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Has the Gulf recovered from the BP oil spill?

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Deepwater Horizon
In this April 21, 2010 file image provided by the U.S. Coast Guard, fire boat response crews battle the blazing remnants of the off shore oil rig Deepwater Horizon. Oil giant BP PLC says in an internal report released Wednesday Sept. 8, 2010 that multiple companies and work teams contributed to the massive Gulf of Mexico spill that fouled waters and shorelines for months.
AP Photo/US Coast Guard, File

Two years ago this Sunday, the BP wellhead that ruptured in the Gulf of Mexico was capped. The disaster killed 11 people and spilled nearly five million gallons of oil into the Gulf of Mexico. How has the Gulf recovered and what have we learned?

The latest from The Press-Register of Mobile:

New research by an Auburn University professor and other scientists, though, suggests that significant changes had taken place in creatures too small to be seen by the naked eye. Those changes, professor Ken Halanych said, bear further study and could have big impacts that might not become apparent for years.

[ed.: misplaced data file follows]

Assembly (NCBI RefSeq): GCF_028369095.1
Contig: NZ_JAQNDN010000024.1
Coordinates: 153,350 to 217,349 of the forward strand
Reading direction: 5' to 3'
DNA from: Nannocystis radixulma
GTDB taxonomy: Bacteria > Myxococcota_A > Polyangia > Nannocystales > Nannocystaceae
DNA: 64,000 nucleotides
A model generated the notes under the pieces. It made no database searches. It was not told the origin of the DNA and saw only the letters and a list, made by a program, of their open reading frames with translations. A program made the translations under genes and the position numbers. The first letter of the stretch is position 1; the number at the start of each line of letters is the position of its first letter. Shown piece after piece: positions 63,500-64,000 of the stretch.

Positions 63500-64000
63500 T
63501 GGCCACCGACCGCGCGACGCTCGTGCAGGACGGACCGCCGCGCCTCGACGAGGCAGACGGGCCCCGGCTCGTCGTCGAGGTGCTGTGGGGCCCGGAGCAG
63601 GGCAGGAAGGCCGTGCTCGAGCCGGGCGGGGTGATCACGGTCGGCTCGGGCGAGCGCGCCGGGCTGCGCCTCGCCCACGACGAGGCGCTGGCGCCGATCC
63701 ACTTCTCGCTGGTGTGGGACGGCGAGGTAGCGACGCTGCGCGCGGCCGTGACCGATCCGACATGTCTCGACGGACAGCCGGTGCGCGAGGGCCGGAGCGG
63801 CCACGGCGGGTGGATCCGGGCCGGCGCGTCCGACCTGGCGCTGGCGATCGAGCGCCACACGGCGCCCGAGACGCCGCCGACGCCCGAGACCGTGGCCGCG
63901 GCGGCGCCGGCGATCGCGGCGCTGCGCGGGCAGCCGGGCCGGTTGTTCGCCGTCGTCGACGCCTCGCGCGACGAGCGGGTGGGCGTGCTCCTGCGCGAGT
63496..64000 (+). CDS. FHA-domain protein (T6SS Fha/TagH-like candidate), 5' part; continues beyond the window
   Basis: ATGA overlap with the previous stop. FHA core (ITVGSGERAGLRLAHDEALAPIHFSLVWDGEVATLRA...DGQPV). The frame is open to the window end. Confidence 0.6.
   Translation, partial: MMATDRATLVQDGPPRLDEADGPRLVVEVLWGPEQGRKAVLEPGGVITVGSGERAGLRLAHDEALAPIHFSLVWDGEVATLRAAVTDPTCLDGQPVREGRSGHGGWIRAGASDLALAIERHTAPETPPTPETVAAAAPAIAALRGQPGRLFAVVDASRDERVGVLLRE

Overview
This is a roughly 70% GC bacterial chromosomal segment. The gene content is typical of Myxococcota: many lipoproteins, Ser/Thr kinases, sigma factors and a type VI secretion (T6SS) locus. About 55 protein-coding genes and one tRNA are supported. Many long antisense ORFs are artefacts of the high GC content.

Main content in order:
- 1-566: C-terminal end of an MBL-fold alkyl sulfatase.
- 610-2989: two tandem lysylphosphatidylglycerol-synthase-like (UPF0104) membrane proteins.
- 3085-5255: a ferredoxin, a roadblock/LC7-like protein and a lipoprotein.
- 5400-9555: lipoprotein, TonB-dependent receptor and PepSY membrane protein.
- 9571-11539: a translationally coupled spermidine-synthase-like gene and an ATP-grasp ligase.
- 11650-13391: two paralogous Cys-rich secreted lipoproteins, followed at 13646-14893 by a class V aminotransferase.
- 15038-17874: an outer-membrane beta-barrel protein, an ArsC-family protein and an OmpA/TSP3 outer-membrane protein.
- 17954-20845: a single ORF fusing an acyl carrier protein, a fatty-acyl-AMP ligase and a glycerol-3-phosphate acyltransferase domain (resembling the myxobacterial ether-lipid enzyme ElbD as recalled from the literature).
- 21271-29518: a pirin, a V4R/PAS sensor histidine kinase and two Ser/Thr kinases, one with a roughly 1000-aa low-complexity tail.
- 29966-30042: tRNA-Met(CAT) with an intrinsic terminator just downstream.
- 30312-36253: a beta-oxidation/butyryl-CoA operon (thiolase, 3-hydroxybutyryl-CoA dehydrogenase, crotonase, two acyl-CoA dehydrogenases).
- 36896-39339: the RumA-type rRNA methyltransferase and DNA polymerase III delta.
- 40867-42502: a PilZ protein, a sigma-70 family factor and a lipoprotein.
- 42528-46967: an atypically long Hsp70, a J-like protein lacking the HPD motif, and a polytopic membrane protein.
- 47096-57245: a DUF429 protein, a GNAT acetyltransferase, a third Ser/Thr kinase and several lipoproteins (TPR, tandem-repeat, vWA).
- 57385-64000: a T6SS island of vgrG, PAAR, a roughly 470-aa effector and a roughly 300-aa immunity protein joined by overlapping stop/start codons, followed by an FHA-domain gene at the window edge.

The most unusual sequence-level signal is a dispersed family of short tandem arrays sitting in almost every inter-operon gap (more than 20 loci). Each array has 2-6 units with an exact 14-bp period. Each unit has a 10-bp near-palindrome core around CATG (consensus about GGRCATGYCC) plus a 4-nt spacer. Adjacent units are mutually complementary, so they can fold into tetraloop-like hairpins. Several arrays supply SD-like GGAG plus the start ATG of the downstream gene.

"When the samples were taken, there wasn't any obvious oil on the beaches, wasn't anything obvious to indicate that the oil spill had happened," he said. "When you went outside and looked at it, it looked rather normal. There was clearly (microscopic) community change and hidden effects."

In April, we spoke with Antonia Juhasz, policy analyst, journalist and author of "Black Tide: The Devastating Impact of the Gulf Oil Spill." She'll join us again on The Daily Circuit Friday. Aaron Viles, deputy director of the Gulf Restoration Network, will also join the discussion.

"The oil is certainly still here," Viles said. "The science continues to expose a lot of unseen impacts of the BP oil disaster. If you pull together the scientific reports, it seems like the oil has hit every link of the food chain."